The fist pump! Yeah! I’ve done it, did it just the other week. Will probably do it again.
When I started out on this journey over a year ago, I wasn’t sure it was going to end up on the surgeon’s table. I went to an info meeting, but still wasn’t convinced. This is a really big, irrevocable decision, and I had failed so many times before I no longer had faith in the weight loss process.
I have some issues with the way the bariatric surgery group I’m with handled things. I was made to jump through innumerable hoops to get here, including many medical procedures and exams. I’ve been sleep studied, x-rayed, EKGed, palpated, weighed, measured, and charted. I have listened, asked, been handed numerous handouts and a 3-ring binder to hold them all, and support grouped along. And I was forced to lose weight to continue the process. Without going into actual numbers (which are not for publication) from my first weigh-in until the pre-op two week liquid diet started, in seven months I’d lost a grand total of eight pounds. yippee
Then I started the liquid diet and stayed on it. A few days in I got sick. Because of med changes I dealt with dizziness. But I stayed on the diet, and it’s now less than a week away from the surgery. I weighed myself on my bathroom scale, which is probably at least several pounds off of the bariatric one, and to my shock found in the first week I’d lost another nine pounds. (BTW – I only weigh once a week at most. I learned that lesson the hard way during my first twenty diets…) That’s a total of seventeen pounds, and there’s already a change in the way my clothes fit. FIST PUMP!
But there’s also this lump in my throat, a recognition of all the times in the past when I’ve successfully lost weight, and ALWAYS gained it back again. The fear is there, the ever present anxiety of failure. After all, I’ve successfully fought the battle many, many times, but never won the war of sustained weight loss.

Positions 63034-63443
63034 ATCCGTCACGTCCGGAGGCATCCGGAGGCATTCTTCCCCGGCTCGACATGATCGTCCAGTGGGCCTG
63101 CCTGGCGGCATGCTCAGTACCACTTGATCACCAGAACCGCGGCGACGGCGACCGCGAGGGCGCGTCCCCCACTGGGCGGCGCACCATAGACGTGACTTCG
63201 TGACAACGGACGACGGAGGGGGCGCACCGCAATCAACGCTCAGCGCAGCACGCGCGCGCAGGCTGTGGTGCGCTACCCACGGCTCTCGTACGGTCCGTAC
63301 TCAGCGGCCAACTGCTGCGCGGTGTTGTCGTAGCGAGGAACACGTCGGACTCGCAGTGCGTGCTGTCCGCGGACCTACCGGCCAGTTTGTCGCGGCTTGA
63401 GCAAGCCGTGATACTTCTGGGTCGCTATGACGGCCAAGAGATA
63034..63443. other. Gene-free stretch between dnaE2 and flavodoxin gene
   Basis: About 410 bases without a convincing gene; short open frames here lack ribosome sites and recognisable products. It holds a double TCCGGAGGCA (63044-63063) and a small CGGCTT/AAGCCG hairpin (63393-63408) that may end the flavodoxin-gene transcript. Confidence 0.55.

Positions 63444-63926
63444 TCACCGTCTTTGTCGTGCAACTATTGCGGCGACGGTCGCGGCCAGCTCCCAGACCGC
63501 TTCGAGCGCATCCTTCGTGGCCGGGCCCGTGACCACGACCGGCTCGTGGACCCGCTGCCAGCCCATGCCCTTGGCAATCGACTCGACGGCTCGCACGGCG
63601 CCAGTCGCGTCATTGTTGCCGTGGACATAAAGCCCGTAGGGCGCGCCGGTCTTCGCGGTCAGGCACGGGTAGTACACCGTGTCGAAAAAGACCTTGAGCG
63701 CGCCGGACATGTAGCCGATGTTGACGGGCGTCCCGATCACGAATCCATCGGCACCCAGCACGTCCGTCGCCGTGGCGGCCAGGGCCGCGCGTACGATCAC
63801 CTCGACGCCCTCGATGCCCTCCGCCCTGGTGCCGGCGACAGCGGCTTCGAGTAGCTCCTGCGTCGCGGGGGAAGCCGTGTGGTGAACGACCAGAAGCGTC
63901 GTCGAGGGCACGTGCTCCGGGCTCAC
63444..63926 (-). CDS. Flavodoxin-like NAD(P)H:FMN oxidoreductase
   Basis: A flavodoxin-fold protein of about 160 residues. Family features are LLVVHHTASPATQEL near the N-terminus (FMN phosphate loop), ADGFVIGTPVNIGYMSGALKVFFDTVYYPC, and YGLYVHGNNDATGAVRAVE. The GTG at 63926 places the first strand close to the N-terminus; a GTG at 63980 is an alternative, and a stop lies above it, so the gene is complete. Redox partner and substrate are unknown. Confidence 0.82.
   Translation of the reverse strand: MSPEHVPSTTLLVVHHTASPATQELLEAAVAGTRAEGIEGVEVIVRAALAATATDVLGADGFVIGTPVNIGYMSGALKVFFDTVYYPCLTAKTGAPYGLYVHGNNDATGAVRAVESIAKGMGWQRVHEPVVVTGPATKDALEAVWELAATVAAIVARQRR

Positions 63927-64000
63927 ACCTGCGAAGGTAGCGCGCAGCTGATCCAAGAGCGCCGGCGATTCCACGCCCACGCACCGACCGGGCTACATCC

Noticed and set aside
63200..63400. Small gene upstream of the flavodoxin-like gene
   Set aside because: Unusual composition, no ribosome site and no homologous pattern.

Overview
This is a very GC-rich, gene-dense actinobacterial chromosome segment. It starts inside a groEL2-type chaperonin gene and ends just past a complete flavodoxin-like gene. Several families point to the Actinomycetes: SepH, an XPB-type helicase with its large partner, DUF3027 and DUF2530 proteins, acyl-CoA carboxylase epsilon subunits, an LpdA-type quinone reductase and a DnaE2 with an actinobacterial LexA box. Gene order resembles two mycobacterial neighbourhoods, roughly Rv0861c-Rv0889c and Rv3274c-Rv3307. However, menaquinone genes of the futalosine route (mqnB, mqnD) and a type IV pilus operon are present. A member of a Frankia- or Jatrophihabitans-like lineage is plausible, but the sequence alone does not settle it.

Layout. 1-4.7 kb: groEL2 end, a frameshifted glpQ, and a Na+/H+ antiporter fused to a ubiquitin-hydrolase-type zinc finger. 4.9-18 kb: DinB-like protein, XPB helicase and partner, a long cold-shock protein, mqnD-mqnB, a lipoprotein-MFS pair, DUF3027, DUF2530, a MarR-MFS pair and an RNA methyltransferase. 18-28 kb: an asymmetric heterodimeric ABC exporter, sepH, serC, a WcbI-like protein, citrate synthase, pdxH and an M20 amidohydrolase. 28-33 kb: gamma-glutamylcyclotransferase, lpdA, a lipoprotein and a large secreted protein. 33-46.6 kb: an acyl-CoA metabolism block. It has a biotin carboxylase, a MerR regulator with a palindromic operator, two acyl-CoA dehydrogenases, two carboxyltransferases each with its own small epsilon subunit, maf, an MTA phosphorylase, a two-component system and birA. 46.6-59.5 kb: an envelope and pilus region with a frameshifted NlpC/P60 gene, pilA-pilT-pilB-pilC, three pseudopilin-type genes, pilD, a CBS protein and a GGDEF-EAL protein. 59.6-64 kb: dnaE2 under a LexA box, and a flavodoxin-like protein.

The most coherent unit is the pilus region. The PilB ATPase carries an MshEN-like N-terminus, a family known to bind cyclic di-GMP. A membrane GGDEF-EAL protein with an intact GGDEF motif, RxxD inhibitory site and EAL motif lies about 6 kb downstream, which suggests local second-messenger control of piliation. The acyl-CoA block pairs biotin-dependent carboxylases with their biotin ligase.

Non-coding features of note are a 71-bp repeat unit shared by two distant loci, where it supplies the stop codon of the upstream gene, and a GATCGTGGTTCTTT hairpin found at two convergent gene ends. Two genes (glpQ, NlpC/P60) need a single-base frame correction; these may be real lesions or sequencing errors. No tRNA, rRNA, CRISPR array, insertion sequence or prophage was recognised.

Apparently I’ve dieted and then regained the weight so many times I’ve created a Pavlovian response in myself. Feelings of success are immediately damped by forebodings of failure. I’m my own psychological lab rat. My conditioned response is excitement tempered with sorrow. And the really bitter taste to it all is that it’s become a very familiar response. How many times have I started diets, knowing that the results of all that pain and hard work would never last?
I’m trying to let myself feel successful, recognizing and paying respect to the times I’ve failed before, but this time won’t be the same (already I hear the razzberry being given by my own psyche), because this time I’m changing the circumstances. This weight loss journey is different than any other I’ve taken. I’m changing the rules. After the hard work of losing weight has gotten me where I’m going, my stomach will have healed into a much smaller pouch, and the craving centers will have been excised. I hope that the desire for food will never again supplant my need for nourishment.
Here is my promise to my future self: I will still enjoy food, in moderation the way it was meant to be. I will savor the flavor, and feel the heal. No longer will I waste the taste, or need the greed. I will be an informed, and intelligent consumer. And I will be healthier for it.